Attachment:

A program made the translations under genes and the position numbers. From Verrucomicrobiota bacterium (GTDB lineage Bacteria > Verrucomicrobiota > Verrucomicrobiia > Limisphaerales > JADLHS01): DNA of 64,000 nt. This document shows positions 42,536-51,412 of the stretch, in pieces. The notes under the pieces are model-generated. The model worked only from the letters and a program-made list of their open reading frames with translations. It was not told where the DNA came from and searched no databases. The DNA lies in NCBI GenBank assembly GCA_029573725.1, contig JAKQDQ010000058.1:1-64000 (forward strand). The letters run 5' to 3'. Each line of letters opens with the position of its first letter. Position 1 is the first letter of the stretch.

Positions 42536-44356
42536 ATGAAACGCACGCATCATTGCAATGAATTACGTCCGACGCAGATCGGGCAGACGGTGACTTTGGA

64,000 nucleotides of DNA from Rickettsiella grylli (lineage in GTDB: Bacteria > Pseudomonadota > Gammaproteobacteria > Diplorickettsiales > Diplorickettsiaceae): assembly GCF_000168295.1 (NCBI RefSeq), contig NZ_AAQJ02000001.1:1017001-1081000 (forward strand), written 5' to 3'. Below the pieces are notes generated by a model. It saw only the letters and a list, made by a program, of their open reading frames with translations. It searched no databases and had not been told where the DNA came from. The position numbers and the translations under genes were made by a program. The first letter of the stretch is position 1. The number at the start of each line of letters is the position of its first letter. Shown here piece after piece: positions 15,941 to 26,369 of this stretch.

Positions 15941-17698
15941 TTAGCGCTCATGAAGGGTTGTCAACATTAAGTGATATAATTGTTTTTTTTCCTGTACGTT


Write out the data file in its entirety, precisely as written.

A program made the translations under genes and the position numbers. From Verrucomicrobiota bacterium (GTDB lineage Bacteria > Verrucomicrobiota > Verrucomicrobiia > Limisphaerales > JADLHS01): DNA of 64,000 nt. This document shows positions 42,536-51,412 of the stretch, in pieces. The notes under the pieces are model-generated. The model worked only from the letters and a program-made list of their open reading frames with translations. It was not told where the DNA came from and searched no databases. The DNA lies in NCBI GenBank assembly GCA_029573725.1, contig JAKQDQ010000058.1:1-64000 (forward strand). The letters run 5' to 3'. Each line of letters opens with the position of its first letter. Position 1 is the first letter of the stretch.

Positions 42536-44356
42536 ATGAAACGCACGCATCATTGCAATGAATTACGTCCGACGCAGATCGGGCAGACGGTGACTTTGGA

64,000 nucleotides of DNA from Rickettsiella grylli (lineage in GTDB: Bacteria > Pseudomonadota > Gammaproteobacteria > Diplorickettsiales > Diplorickettsiaceae): assembly GCF_000168295.1 (NCBI RefSeq), contig NZ_AAQJ02000001.1:1017001-1081000 (forward strand), written 5' to 3'. Below the pieces are notes generated by a model. It saw only the letters and a list, made by a program, of their open reading frames with translations. It searched no databases and had not been told where the DNA came from. The position numbers and the translations under genes were made by a program. The first letter of the stretch is position 1. The number at the start of each line of letters is the position of its first letter. Shown here piece after piece: positions 15,941 to 26,369 of this stretch.

Positions 15941-17698
15941 TTAGCGCTCATGAAGGGTTGTCAACATTAAGTGATATAATTGTTTTTTTTCCTGTACGTT